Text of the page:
The great epic of Western literature, translated by the acclaimed classicist Robert Fagles A Penguin Classic Robert Fagles, winner of the PEN/Ralph Manheim Medal for Translation and a 1996 Academy Award in Literature from the American Academy of Arts and Letters, presents us with Homer's best-loved and most accessible poem in a stunning modern-verse translation. "Sing to me of the man, Muse, the man of twists and turns driven time and again off course, once he had plundered the hallowed heights of Troy." So begins Robert Fagles' magnificent translation of the Odyssey, which Jasper Griffin in the New York Times Book Review hails as "a distinguished achievement." If the Iliad is the world's greatest war epic, the Odyssey is literature's grandest evocation of an everyman's journey through life. Odysseus' reliance on his wit and wiliness for survival in his encounters with divine and natural forces during his ten-year voyage home to Ithaca after the Trojan War is at once a timeless human story and an individual test of moral endurance. In the myths and legends retold here, Fagles has captured the energy and poetry of Homer's original in a bold, contemporary idiom, and given us an Odyssey to read aloud, to savor, and to treasure for its sheer lyrical mastery. Renowned classicist Bernard Knox's superb introduction and textual commentary provide insightful background information for the general reader and scholar alike, intensifying the strength of Fagles's translation. This is an Odyssey to delight both the classicist and the general reader, to captivate a new generation of Homer's students. This Penguin Classics Deluxe Edition features French flaps and deckle-edged paper. For more than seventy years, Penguin has been the leading publisher of classic literature in the English-speaking world. With more than 1,700 titles, Penguin Classics represents a global bookshelf of the best works throughout history and across genres and disciplines. Readers trust the series to provide authoritative texts enhanced by introductions and notes by distinguished scholars and contemporary authors, as well as up-to-date translations by award-winning translators.
|Author||: Adam Nicolson|
|Editor||: Henry Holt and Company|
"Adam Nicolson writes popular books as popular books used to be, a breeze rather than a scholarly sweat, but humanely erudite, elegantly written, passionately felt...and his excitement is contagious."—James Wood, The New Yorker Adam Nicolson sees the Iliad and the Odyssey as the foundation myths of Greek—and our—consciousness, collapsing the passage of 4,000 years and making the distant past of the Mediterranean world as immediate to us as the events of our own time. Why Homer Matters is a magical journey of discovery across wide stretches of the past, sewn together by the poems themselves and their metaphors of life and trouble. Homer's poems occupy, as Adam Nicolson writes "a third space" in the way we relate to the past: not as memory, which lasts no more than three generations, nor as the objective accounts of history, but as epic, invented after memory but before history, poetry which aims "to bind the wounds that time inflicts." The Homeric poems are among the oldest stories we have, drawing on deep roots in the Eurasian steppes beyond the Black Sea, but emerging at a time around 2000 B.C. when the people who would become the Greeks came south and both clashed and fused with the more sophisticated inhabitants of the Eastern Mediterranean. The poems, which ask the eternal questions about the individual and the community, honor and service, love and war, tell us how we became who we are.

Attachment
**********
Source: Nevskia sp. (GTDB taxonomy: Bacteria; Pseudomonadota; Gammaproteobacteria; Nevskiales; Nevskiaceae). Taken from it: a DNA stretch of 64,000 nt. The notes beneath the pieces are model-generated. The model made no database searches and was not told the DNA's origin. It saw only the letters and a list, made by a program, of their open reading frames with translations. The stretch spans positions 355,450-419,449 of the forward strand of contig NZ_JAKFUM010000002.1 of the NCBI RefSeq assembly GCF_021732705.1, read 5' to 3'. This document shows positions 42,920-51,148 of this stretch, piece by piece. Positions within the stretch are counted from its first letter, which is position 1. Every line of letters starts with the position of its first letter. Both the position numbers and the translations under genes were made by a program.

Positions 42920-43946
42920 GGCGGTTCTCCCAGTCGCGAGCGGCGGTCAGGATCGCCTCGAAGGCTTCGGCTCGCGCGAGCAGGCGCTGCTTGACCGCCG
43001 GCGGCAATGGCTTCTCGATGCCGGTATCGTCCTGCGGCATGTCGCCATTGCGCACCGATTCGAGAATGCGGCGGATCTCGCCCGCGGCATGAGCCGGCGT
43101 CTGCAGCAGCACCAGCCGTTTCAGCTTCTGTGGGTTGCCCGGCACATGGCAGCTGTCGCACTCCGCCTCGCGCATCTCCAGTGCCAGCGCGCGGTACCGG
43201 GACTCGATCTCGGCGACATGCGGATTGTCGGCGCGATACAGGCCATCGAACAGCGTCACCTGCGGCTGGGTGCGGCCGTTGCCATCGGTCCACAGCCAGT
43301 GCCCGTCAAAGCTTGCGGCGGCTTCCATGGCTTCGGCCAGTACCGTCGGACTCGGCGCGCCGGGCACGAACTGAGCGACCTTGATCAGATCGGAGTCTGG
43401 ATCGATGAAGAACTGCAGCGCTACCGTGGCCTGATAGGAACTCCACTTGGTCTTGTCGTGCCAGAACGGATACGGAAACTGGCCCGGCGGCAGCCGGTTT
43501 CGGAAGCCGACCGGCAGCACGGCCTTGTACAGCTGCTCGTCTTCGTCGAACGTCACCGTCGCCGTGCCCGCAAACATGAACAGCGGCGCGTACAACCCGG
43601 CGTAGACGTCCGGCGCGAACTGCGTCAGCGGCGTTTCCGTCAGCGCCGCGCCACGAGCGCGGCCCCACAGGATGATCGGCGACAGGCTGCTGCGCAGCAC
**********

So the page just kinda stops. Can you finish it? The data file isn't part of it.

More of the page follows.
|Editor||: Random House|
Penelope has been waiting for her husband Odysseus to return from Troy for many years. Little does she know that his path back to her has been blocked by astonishing and terrifying trials. Will he overcome the hideous monsters, beautiful witches and treacherous seas that confront him? This rich and beautiful adventure story is one of the most influential works of literature in the world.
|Author||: Homer Homer|
|Editor||: Forgotten Books|